Science Lessons from a big snowstorm
Like any big weather event the storm that spread snow from Tennessee and North Carolina along the East Coast to New England on December 18-21, 2009 is a good source of real-world science lessons.
With this storm, as with most winter storms, some of the most appropriate lessons revolve around how meteorologists produce forecasts and how people should use weather forecasts.
Since I live in the Washington, D.C., area I had a strong personal interest in both the forecasts and the storm itself.
Following the forecasts and watching the snow fall made me think of the March 12-15, 1993 “Storm of the Century,” which brought 13 inches of snow to Washington’s National Airport, and much heavier snow to places from the mountains of North Carolina to New England and western New York.
(The 2009 storm brought more snow to Washington, but didn’t affect as large an area or as many people.)
The forecasting chapter of The AMS Weather Book opens with an account of the successful forecasting the 1993 storm in comparison with the failed forecast for the famous Blizzard of 1888.
By the way, the big December 2009 East Coast storm in general did not meet the National Weather Service definition of a blizzard: Winds of 35 mph or faster, low temperatures, and sufficient snow in the air to reduce visibility to less than 0.25 mile, lasting three hours or longer.
For example, at Washington’s National Airport on Dec. 19 the average wind speed for the day was 17 mph with the highest reported speed of 28 mph. Visibility fell to 0.2 and 0.1 miles from 10:20 a.m. to 2:52 with but wind speeds between 16 and 18 mph.
This information is from the Weather Underground National Airport weather history page for Dec. 19.
The story that opens the forecasting chapter of the AMS Weather Book is built around the experiences of Louis Uccellini, who at the time headed the National Weather Service division that produced forecasts based primarily on interpretation of all of the available numerical weather prediction models.
(Uccellini is now Director of the NWS National Centers for Environmental Prediction.)
He describes the 1993 forecast as “a seminal moment in the whole forecasting enterprise.”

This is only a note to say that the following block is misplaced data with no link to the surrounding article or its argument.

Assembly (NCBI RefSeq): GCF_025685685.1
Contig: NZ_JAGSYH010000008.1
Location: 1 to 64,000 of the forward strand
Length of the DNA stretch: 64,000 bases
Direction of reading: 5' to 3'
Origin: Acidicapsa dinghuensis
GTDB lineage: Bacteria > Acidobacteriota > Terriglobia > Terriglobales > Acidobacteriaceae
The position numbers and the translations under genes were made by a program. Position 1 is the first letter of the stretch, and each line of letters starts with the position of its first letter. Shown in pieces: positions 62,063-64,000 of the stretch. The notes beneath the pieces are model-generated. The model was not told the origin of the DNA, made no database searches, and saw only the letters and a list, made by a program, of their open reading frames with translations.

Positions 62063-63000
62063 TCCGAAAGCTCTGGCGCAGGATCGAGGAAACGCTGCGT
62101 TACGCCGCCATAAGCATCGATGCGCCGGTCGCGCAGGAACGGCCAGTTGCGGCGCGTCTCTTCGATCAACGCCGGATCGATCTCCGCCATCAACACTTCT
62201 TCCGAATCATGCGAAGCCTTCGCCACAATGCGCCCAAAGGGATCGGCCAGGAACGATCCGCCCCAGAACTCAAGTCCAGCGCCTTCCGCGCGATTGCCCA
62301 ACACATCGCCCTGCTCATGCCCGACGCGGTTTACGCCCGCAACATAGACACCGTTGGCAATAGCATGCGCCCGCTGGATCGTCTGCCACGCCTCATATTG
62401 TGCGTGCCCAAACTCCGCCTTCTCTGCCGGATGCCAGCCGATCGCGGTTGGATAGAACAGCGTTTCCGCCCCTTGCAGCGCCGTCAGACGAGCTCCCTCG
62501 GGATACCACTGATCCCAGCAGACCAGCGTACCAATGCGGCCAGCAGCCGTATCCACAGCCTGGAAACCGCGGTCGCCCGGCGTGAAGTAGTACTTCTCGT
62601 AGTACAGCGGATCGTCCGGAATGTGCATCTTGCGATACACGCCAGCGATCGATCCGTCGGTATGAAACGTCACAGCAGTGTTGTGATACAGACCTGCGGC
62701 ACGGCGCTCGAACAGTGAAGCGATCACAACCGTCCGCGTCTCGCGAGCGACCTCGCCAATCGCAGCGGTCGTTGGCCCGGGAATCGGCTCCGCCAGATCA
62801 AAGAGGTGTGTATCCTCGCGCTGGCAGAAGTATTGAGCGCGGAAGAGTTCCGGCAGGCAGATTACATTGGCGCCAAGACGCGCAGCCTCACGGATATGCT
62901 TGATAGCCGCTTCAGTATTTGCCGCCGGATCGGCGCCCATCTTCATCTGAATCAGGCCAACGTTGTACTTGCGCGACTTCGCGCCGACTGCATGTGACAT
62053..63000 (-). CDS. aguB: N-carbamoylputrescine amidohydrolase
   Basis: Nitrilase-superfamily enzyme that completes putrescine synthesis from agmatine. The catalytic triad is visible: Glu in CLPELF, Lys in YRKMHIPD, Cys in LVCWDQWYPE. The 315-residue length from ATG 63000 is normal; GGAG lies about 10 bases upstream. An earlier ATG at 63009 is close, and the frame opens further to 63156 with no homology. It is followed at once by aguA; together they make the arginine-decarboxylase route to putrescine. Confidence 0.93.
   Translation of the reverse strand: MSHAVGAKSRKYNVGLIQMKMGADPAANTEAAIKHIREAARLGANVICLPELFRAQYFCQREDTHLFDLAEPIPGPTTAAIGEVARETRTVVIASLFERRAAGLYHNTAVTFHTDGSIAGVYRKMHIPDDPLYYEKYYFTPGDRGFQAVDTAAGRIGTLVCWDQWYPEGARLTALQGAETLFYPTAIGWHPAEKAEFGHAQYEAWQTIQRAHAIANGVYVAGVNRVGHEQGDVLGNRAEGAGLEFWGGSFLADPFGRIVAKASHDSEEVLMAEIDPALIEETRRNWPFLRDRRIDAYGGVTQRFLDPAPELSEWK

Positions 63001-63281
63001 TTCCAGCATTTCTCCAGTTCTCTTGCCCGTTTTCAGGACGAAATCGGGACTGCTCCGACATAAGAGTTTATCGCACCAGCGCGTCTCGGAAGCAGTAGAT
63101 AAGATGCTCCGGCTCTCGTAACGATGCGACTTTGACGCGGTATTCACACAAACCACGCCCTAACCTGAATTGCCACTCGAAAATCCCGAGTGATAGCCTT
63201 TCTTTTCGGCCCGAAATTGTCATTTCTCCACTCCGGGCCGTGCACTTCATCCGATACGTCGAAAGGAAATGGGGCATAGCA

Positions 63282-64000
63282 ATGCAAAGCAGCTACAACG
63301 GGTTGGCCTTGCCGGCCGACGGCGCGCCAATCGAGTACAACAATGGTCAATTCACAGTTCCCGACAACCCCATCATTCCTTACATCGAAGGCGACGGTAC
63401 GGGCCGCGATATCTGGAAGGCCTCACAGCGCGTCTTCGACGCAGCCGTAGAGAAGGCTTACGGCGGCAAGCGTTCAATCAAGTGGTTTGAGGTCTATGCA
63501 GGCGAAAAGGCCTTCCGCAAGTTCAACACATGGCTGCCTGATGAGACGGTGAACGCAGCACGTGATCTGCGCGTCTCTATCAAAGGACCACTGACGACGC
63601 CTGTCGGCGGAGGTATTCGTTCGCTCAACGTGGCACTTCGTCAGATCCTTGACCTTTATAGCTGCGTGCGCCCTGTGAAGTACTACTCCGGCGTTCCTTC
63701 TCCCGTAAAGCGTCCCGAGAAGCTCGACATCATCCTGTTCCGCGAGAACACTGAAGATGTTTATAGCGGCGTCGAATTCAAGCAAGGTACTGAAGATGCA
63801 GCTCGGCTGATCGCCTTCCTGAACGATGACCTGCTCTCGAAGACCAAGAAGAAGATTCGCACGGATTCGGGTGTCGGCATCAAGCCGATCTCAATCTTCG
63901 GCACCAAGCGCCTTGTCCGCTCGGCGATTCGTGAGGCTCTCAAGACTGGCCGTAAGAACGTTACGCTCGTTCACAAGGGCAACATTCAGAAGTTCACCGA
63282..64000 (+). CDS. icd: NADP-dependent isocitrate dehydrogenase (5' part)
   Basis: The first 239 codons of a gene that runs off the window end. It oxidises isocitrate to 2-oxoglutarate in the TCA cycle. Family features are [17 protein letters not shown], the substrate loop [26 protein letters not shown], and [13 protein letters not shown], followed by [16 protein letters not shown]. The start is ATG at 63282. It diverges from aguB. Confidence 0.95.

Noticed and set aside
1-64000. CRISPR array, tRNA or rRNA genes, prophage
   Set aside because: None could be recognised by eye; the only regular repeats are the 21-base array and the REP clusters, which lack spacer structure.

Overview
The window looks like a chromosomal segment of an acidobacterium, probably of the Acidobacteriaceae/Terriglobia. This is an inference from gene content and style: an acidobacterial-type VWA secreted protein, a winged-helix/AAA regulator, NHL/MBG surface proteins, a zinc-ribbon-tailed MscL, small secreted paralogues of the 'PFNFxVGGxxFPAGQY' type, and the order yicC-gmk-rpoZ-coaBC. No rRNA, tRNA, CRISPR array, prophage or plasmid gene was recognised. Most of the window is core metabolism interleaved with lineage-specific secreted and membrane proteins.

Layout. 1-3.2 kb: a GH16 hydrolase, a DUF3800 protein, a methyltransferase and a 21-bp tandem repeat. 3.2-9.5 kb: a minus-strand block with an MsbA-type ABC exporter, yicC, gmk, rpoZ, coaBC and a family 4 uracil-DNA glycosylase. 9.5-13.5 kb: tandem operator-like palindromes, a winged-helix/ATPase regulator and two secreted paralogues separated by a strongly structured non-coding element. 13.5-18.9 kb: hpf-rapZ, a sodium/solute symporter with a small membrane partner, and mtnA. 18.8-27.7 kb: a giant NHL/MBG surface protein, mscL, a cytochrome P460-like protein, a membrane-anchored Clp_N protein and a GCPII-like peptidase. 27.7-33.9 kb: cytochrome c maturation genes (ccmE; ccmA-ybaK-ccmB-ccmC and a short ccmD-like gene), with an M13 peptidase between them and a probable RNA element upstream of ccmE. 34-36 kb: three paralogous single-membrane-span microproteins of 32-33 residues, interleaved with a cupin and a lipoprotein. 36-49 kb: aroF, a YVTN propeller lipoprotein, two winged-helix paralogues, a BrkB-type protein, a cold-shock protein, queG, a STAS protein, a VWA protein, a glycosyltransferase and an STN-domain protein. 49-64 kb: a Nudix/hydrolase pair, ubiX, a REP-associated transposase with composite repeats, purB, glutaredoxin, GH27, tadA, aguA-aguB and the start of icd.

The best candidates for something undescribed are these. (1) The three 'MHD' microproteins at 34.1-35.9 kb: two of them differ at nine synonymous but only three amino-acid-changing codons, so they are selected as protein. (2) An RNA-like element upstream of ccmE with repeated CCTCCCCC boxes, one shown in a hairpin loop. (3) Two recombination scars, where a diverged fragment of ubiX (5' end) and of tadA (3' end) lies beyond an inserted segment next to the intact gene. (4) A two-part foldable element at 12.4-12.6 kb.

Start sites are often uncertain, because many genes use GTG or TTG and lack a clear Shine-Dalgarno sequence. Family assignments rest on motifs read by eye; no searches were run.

This is why I used his story to open the forecasting chapter, which has a strong focus on how computer models are the core of today’s weather forecasting.
The “Explorations: The 1888 and 1993 Northeast Storms” page on The AMS Weather Book’s supplemental Web site has links to more detailed information on these two important Northeast snow storms. In addition, this Web site’s “Sources for Chapter 7″ page will help you learn more about several aspects of weather forecasting, including its history.
One of my main sources for Washington forecasts is the Capital Weather Gang on The Washington Post Web site. I like it because those who run the site don’t hype evens, especially snow storms before the odds are at least 30% of the event occurring, as Jason Samenow, the site’s chief meteorologist, wrote on Saturday, Dec. 12.
His comments could help spark a good discussion in a high school or college class, especially in a college course for students who aren’t majoring in meteorology, on the role of television meteorologists as reliable sources of important information who are sometimes under pressure to hype major events.
On Monday, December 21, the Washington Weather Gang published How Did This Happen” — a detailed look at the meteorological background of the storm beginning with the role of global weather patterns, including the Arctic Oscillation and El Niño. Chapter 5 of the AMS Weather Book explains these and other weather patterns.
A more detailed and technical source of background information on storms like the December 2009 event is Northeast Snowstorms by Paul J. Kocin and Uccellini. It includes both information about the effects of most important storms and the meteorology of the storms.
I conclude Chapter 7 of the AMS Weather Book with a brief discussion of the need for meteorologists to do a better job of communicating their level of confidence in particular forecasts and how to use predictions that are probabilities.
In the book I cite the Capital Weather Gang for giving the forecasters’ confidence in their predictions. For winter storms, the site also gives the probabilities of various amounts of snow.
In the AMS Weather Book I describe a March 2001 East Coast storm forecast that didn’t bring the predicted snow to big cities, but that many television stations had hyped. That prompted a National Research Council workshop on “Communicating Uncertainties in Weather and Climate Information.”
The report of this workshop, which is available as a free PDF download, would be good material for a class discussion on how to use weather forecasts.
In 2006 the National Research Council published an extensive study entitled Completing the Forecast: Characterizing and Communicating Uncertainty for Better Decisions Using Weather and Climate Forecasts. It is available for purchase as a book or as a free PDF download from the National Academies Press Web site.
(Further links will be added to this page when reports other than breaking news stories become available.)
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